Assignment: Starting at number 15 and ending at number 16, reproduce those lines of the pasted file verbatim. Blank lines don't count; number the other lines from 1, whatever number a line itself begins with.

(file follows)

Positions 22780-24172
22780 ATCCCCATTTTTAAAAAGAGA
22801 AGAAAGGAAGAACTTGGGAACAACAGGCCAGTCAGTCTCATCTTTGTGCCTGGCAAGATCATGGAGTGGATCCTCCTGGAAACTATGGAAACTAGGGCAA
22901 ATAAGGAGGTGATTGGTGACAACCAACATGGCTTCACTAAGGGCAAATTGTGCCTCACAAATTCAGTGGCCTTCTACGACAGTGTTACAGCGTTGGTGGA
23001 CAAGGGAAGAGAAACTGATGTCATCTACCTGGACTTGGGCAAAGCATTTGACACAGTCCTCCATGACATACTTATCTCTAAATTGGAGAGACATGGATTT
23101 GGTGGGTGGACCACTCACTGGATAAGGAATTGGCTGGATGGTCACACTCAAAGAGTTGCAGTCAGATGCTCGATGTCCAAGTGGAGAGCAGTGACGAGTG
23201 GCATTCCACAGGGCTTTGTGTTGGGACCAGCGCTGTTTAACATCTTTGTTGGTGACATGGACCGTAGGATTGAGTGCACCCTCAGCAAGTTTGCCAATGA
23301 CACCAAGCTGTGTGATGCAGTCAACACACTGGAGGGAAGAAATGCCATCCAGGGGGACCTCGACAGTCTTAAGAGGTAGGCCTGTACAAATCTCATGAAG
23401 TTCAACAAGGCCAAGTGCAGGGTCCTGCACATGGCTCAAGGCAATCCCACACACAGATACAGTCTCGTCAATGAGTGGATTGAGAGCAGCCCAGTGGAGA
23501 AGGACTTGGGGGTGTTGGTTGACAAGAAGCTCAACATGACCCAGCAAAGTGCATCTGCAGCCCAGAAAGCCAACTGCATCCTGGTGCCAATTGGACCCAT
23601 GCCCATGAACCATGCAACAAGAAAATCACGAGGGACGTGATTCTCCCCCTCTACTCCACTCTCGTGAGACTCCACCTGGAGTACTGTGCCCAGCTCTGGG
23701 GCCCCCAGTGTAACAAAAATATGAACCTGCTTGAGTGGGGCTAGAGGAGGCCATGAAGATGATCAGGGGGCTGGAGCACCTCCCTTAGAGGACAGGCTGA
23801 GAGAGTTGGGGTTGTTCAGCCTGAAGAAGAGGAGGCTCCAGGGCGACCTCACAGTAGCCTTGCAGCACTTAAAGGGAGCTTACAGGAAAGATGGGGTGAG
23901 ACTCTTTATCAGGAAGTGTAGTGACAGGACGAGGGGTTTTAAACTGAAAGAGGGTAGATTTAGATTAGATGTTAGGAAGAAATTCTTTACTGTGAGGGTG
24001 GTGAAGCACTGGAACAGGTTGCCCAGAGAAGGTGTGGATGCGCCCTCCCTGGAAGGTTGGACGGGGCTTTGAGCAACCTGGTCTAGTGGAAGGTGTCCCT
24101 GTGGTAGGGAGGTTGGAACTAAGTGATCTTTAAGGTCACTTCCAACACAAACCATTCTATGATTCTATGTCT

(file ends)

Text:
24001 GTGAAGCACTGGAACAGGTTGCCCAGAGAAGGTGTGGATGCGCCCTCCCTGGAAGGTTGGACGGGGCTTTGAGCAACCTGGTCTAGTGGAAGGTGTCCCT
24101 GTGGTAGGGAGGTTGGAACTAAGTGATCTTTAAGGTCACTTCCAACACAAACCATTCTATGATTCTATGTCT